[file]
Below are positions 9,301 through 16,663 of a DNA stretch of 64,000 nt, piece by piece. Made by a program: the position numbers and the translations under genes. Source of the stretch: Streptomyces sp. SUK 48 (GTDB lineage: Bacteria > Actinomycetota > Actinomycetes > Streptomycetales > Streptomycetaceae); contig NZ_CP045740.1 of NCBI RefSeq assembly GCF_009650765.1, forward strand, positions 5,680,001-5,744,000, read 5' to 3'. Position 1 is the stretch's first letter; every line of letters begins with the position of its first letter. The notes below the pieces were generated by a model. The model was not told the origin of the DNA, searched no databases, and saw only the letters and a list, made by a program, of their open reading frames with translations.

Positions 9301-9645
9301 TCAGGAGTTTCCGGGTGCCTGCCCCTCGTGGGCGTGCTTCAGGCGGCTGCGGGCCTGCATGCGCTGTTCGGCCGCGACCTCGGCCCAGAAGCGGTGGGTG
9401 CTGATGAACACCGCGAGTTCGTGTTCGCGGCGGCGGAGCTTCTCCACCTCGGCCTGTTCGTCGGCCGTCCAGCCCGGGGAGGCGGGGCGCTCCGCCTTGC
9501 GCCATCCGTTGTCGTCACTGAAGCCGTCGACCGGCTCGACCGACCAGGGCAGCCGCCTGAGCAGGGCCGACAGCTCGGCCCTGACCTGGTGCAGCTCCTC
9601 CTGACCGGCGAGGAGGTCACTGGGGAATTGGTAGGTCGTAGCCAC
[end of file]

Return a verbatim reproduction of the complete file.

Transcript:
Below are positions 9,301 through 16,663 of a DNA stretch of 64,000 nt, piece by piece. Made by a program: the position numbers and the translations under genes. Source of the stretch: Streptomyces sp. SUK 48 (GTDB lineage: Bacteria > Actinomycetota > Actinomycetes > Streptomycetales > Streptomycetaceae); contig NZ_CP045740.1 of NCBI RefSeq assembly GCF_009650765.1, forward strand, positions 5,680,001-5,744,000, read 5' to 3'. Position 1 is the stretch's first letter; every line of letters begins with the position of its first letter. The notes below the pieces were generated by a model. The model was not told the origin of the DNA, searched no databases, and saw only the letters and a list, made by a program, of their open reading frames with translations.

Positions 9301-9645
9301 TCAGGAGTTTCCGGGTGCCTGCCCCTCGTGGGCGTGCTTCAGGCGGCTGCGGGCCTGCATGCGCTGTTCGGCCGCGACCTCGGCCCAGAAGCGGTGGGTG
9401 CTGATGAACACCGCGAGTTCGTGTTCGCGGCGGCGGAGCTTCTCCACCTCGGCCTGTTCGTCGGCCGTCCAGCCCGGGGAGGCGGGGCGCTCCGCCTTGC
9501 GCCATCCGTTGTCGTCACTGAAGCCGTCGACCGGCTCGACCGACCAGGGCAGCCGCCTGAGCAGGGCCGACAGCTCGGCCCTGACCTGGTGCAGCTCCTC
9601 CTGACCGGCGAGGAGGTCACTGGGGAATTGGTAGGTCGTAGCCAC